QUEENSBURY — Everything must go.
Red and yellow signs hanging from the ceiling and outside the Sears entrances beckoned customers to come in one last time Sunday for the final day of sales at the Aviation Mall location.
It marked the end of a store serving a community for more than four decades.
Very little was left, clustered around the jewelry counter at the center of the store. There was some children’s clothing, a few pieces of costume jewelry, a few women’s summer dresses and some sheets.
A few employees wearing holiday sweaters, headbands that looked like reindeer antlers and other festive clothing attended to the small area of the vast and empty space.
“Are they selling the carpet?” a customer remarked as he walked inside.
A table had random items on it that looked forgotten from decades past, like a yellowing but once white hardcover book called “Introduction to Analysis, 4th Edition” by Edward Gaughan, a cylinder vase and a box of clothing tags.
Some customers walked into the store, only to turn right back around.
“This is so sad,” said Chris Mansman. “... Sears was the store to go to before everything. To walk in and to see the emptiness, it’s just sad.”
Mansman, who retired from the U.S. Army and is a mechanic from Fort Edward, used to always buy Craftsman brand tools at the Sears in the Aviation Mall. A couple of weeks ago he had come to the store, knowing it was closing, to get some deals.
He was struck Sunday by how empty it was now. For $1, he was buying one of the empty clothes racks for a Vietnam War veteran living in Hudson Falls, who needed a better method of hanging up items inside his closet.
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A lady walked out of the store pushing a cart full of children’s shirts — about 70, that she had bought for $18.
A man walked out with some new bed sheets.
John Cary and Ben Wilbur, of Salem, drove up together to see what was left. The neighbors were both sad to see the store close.
Wilbur said he remembered going to Sears as a child.
Cary said the store would be missed, but he expected the same thing to happen to others, like Walmart and Target.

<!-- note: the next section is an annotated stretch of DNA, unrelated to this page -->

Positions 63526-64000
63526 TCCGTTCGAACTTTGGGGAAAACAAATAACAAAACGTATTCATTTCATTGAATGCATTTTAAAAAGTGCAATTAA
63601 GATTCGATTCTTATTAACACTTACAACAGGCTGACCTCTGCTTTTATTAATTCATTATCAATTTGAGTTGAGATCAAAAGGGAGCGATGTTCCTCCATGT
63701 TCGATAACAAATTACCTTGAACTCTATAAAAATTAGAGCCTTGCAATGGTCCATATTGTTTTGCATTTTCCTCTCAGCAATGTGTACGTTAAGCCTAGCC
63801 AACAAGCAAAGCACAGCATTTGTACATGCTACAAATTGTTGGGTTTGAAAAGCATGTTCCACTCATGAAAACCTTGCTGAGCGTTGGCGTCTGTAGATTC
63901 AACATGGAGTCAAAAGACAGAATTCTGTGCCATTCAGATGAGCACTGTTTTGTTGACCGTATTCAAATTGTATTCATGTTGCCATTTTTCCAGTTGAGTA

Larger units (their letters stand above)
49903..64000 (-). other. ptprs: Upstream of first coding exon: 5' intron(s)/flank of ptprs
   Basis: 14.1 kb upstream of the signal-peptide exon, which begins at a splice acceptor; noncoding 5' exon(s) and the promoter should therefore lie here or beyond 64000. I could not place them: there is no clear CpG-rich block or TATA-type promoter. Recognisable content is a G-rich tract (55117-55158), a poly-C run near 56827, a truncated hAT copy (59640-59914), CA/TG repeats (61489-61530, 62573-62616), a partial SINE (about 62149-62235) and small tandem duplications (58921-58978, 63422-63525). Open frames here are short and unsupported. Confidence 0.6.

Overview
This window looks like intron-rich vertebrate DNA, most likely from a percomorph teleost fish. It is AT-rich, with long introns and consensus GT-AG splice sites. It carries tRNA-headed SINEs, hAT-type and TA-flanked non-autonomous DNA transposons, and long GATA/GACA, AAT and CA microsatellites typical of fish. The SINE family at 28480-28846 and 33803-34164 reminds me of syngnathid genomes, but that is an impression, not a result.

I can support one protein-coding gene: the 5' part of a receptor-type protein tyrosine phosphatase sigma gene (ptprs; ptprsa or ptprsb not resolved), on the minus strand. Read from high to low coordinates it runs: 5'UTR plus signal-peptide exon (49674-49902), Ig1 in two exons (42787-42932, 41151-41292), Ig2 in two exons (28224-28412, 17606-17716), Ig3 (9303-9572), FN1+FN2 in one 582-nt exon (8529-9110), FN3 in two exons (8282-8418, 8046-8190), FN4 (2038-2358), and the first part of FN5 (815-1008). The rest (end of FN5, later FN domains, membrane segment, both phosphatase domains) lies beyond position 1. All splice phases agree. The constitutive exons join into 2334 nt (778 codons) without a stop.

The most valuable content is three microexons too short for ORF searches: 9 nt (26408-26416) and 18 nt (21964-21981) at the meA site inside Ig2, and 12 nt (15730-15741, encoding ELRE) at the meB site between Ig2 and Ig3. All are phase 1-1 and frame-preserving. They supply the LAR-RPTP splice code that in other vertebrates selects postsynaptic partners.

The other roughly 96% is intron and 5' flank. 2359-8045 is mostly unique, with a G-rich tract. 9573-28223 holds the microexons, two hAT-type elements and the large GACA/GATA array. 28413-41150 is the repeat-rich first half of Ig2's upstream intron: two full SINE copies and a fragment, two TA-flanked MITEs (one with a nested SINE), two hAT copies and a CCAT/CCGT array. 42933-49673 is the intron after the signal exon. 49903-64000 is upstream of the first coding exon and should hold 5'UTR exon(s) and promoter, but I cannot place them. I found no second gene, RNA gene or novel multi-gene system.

“It cycles,” he said, mentioning the closure of Montgomery Ward, another retail chain that closed all its stores by 2001.
Online retail is changing the way people shop, and there’s no risk of getting shot in a parking lot, Cary added.
An assistant store manager, who declined to give his name, said about 25 employees are affected by the store closure. Everything, including the fixtures, was up for sale. He referred all other questions to Sears’ media relations department.
The Queensbury location isn’t the only one affected by Sears Holdings Corp. and its filing of Chapter 11 bankruptcy. The Sears at Wilton Mall will also be closing sometime in February, according to the company. The Kmarts in Queensbury and Greenwich remain open.
Meanwhile, Aviation Mall General Manager James Griffith said in a press release that stores had a successful Black Friday.
“Having anchor and major tenants like Target, J.C. Penney and Dick’s Sporting Goods allows our shopping center to capitalize on the promotions that these national brands offer,” he said, in the news release. “Our stores at Aviation Mall have seized the opportunity to add unique and memorable in-store experiences which have resulted in a more consistent consumer business volume throughout Thanksgiving evening and Black Friday.”
Griffith did not immediately respond for comment Sunday about what might go into the Sears location.